“Hardwiring Happiness” for Your Readers


Hardwiring Happiness by Rick Hanson, Ph.D. is book about learning to soak in good feelings so you’ll develop neuronal pathways that change you from misery-prone to happy. I recommend the book to all writers, not just because I think we’re susceptible to despair, but also because of this…

Page 86 is about “bringing a feeling to the front of awareness.” It’s telling us that we have things at the edges of our mind that we’re not thinking about directly, but which are available to us if we look inside.


When I read this I thought, “Seriously, are there people out there who need to be told to look around inside their heads for things that aren’t central to what’s going on in front of them?”

I guess so. The book is basically amazing and the author is a Ph.D., so he must know a lot more about people than I do. There must be plenty of us who are relatively unaware of what’s not in “the front of awareness.” There must be plenty of us who naturally live in the moment.

Whatever it is that these people have, can someone please bottle it and sell it to me?

For me, it’s difficult to live in the moment for even three consecutive seconds – to stay out of the periphery of my subconscious mind where I worry about Monday’s frozen section or something happening now (or in the past) to one of my kids.

I do yoga now to stay in a concrete, superficially painful moment (stretching), so I can get a break from the background anxiety I live with much of the time. If you’re a writer, you’re probably a little like me.

Although it’s beside my point, I should mention that Dr. Hanson is saying to go inward to find positive feelings, not negative.

When I’m writing dialogue, I do have to constantly remind myself to get into the characters’ heads and look around at their internal thoughts and feelings. If I fail to do so, the dialogue comes out linear and flat, as if a puppetmaster is trying to “move the story ahead” in an efficient manner.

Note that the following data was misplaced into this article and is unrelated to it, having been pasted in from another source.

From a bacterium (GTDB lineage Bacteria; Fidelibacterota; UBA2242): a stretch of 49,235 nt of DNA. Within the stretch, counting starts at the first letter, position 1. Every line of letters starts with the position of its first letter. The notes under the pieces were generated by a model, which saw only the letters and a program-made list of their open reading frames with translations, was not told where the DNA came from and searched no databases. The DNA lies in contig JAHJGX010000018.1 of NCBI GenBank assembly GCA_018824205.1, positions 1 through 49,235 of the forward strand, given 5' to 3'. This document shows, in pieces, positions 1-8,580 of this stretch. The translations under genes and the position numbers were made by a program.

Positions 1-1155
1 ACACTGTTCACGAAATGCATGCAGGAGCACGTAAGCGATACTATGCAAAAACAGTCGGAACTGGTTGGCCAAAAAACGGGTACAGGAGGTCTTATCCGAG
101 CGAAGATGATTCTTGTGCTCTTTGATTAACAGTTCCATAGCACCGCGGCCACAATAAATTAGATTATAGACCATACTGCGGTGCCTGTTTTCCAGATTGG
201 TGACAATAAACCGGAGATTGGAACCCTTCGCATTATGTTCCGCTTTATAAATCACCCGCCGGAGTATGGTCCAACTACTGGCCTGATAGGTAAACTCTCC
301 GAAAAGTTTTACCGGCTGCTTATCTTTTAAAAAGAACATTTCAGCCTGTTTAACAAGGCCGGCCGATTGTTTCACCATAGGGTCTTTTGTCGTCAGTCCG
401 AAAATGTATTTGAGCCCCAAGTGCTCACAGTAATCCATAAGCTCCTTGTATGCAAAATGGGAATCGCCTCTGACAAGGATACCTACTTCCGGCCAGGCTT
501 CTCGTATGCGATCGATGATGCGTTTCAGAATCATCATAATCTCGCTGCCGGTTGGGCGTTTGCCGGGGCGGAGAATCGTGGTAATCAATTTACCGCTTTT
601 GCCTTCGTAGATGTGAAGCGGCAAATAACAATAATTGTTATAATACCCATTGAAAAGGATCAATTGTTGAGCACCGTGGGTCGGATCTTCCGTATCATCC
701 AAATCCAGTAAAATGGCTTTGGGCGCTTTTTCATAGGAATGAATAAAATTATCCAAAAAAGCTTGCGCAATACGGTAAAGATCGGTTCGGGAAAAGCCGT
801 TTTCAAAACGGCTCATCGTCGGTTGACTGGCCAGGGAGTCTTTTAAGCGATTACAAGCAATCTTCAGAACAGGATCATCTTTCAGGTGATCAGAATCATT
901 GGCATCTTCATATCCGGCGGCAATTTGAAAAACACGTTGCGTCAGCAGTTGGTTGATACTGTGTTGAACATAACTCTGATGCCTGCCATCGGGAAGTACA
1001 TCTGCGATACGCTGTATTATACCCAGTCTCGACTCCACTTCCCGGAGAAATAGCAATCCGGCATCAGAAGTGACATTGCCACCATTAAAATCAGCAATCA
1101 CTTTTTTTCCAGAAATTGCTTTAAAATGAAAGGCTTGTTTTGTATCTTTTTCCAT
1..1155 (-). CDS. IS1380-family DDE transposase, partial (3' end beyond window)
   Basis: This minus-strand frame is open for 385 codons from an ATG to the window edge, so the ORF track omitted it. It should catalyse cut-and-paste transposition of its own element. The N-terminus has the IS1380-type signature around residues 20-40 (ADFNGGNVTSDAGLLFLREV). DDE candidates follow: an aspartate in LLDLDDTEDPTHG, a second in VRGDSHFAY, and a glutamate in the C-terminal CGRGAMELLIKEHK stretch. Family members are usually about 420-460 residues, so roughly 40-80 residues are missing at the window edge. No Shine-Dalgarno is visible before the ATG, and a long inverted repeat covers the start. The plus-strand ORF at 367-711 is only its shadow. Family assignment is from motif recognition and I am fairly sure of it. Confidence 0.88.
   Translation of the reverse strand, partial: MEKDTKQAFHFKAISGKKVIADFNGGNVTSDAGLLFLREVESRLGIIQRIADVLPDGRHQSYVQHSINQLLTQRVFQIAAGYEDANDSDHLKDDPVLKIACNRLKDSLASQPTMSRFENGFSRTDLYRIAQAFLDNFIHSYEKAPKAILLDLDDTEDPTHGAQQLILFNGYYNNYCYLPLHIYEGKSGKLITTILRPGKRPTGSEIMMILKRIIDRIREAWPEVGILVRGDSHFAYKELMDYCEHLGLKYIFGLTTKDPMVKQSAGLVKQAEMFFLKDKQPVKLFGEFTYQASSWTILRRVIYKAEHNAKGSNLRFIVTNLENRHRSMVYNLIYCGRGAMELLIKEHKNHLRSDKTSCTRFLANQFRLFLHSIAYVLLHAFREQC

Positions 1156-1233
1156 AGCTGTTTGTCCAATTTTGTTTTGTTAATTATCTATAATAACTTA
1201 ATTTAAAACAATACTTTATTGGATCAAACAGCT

Of course, as I learned the hard way this year, if I go too far with the inner complexities of a character, I wind up with excess backstory which causes plot paralysis and takes too much energy to read. (A novel has to constantly give the reader more energy – excitement, interest, weird information, etc. – than she puts into the work of reading, or she’ll set the book aside for later.)

So there’s got to be a balance that fits you and the reader you target. Keep in mind that the evolution of popular fiction in the last century from slow-moving to fast-paced will probably accelerate. Our children’s grandchildren will be intolerant of all but the fastest-paced of today’s novels, I would guess.

And keep in mind, when you go into your characters’ heads to write their dialogue, if you don’t want them to be depressed and depressing individuals, re-live some of their positive feelings and experiences. Often I tend to only focus on their pains and problems.

Notice how much focus is given to the description and feelings surrounding good food in The Hunger Games, by Collins. Notice how that you don’t just skim over these sections. You read them and you feel them with Katniss. They are bitter-sweet, sometimes, but not negative.

Go now and buy Hardwiring Happiness by Rick Hanson, Ph.D. I’m begging you. Here’s a link: http://www.rickhanson.net/books/hardwiring-happiness

Of course, I’ve got no dog in the fight, no conflict of interest and nothing to gain financially if you buy his book.

Please, though, if the book changes your life, tell a bunch of other people about it. A bunch of other writers, maybe. Thanks.

M. Talmage Moorehead

My current in-progress version of Johanna’s novel is not merely character driven, it’s written by a girl from a parallel universe. If you’re interested in intelligent design, weird artifacts, genetics and psychology from the perspective of a nineteen-year-old “Hapa Girl,” it may be a fun read. The protagonist is a genius geneticist with a younger brother who struggles with depression, though you wouldn’t know it to meet him. Her evolving story starts here.

It’s an experiment called, Hapa Girl DNA, and is a hybrid itself – a tightrope crossing of fiction and non-fiction. “Hapa” is the Hawaiian term for “half.” Johanna is half Japanese and half Jewish. In writing her novel, she and I ignore some important fiction-writing rules, partly because we like to test dogmas, and partly because it’s fun to try new things.

But the “rules” are essential knowledge to anyone crazy enough to either break them or follow them mindlessly.